She captured various tweets on the hashtag         #LoMejorDeMéxicoEs and created comprehension questions. I tweaked that and borrowed some of the tweets for my 2nd year students. I had them go through them without the use of dictionaries or translators. They did an amazing job at figuring out pretty much every tweet, and were entertained by the statements.

Then I put them into pairs and they had to try to come up with four tweets about #lomejordeCanadá.
Some had trouble thinking outside the box, some stuck to some very generic points and some took advantage to throw in Justin Bieber (because what would Spanish class be without mentioning Justin Bieber on a daily basis?), and others needed more guidance, nonetheless, they seemed to have a good time trying to put their tweets together. There were some slower to put together their tweets and didn't get to writing four. I had each pair choose their favourite two that they came up with and write them on the board.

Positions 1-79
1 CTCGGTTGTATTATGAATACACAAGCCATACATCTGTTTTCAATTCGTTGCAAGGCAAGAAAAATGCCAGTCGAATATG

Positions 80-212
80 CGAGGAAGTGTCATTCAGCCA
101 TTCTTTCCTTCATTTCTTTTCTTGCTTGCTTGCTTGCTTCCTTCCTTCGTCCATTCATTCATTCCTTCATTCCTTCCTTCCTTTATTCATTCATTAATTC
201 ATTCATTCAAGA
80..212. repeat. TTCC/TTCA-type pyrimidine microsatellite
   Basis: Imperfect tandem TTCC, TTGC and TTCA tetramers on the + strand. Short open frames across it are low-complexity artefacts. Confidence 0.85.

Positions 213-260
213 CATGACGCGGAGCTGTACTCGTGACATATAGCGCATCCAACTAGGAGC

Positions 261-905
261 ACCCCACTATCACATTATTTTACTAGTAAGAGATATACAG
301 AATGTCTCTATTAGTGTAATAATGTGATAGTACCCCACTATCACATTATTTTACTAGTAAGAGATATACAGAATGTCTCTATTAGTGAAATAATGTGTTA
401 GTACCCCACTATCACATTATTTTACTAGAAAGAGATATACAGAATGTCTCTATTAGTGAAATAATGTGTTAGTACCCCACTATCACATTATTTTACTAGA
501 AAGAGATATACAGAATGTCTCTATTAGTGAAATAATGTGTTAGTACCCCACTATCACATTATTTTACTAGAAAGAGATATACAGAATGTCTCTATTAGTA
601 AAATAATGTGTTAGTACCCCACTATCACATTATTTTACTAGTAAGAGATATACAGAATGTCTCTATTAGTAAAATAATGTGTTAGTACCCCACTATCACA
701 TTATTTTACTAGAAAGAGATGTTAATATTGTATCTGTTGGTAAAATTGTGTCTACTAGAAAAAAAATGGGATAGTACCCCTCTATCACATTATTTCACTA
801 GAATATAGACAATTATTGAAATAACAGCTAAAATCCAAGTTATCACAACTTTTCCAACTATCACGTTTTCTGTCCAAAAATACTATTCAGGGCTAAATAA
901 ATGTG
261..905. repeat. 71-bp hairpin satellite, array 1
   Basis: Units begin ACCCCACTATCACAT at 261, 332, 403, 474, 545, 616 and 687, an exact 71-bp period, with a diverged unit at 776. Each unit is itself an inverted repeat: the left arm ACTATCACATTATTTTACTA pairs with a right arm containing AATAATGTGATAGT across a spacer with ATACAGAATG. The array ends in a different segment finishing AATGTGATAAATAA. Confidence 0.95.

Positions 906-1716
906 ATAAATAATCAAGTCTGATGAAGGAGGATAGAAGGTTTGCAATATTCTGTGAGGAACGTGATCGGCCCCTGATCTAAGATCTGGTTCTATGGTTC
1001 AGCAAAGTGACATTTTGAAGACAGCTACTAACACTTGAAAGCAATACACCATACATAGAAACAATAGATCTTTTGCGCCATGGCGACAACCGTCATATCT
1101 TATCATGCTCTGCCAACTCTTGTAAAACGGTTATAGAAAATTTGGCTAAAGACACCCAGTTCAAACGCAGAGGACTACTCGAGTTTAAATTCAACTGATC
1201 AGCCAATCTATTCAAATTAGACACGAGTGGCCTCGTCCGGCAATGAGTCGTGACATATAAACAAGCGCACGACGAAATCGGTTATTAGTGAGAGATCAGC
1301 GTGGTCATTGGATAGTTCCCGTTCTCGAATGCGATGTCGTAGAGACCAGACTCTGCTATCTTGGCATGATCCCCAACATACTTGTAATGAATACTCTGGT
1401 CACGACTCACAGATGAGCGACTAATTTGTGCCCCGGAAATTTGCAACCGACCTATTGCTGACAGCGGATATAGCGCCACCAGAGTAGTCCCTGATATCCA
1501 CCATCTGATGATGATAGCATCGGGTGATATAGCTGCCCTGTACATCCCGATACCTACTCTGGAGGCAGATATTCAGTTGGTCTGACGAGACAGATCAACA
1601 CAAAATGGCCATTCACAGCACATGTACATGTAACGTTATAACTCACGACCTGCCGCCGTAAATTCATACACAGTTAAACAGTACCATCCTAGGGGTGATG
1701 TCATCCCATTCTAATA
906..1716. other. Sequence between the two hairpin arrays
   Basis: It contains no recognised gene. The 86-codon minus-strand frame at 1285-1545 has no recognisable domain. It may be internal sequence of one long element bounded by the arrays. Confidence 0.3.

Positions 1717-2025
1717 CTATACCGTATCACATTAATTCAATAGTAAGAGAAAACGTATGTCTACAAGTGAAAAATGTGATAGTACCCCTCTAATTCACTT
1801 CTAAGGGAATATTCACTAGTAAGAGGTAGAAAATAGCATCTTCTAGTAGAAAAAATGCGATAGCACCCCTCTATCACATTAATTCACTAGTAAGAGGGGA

I took pictures (see below) of their amazing hand writing. The next day we took a look at what they came up with all together. The tweets allowed us to learn a number of new words and explore some common grammar mistakes. 
I enjoyed this activity. It was very simple to throw together, fun to execute and even more fun to see the results. 
I didn't have them actually tweet out their statements as most do not have Twitter, although I had some offers from those that have accounts, to tweet out everyone's work, so perhaps I will have them do that so we can make a little mark on Twitter.

If you studied a foreign language at university...

This was amusing and just what I needed today!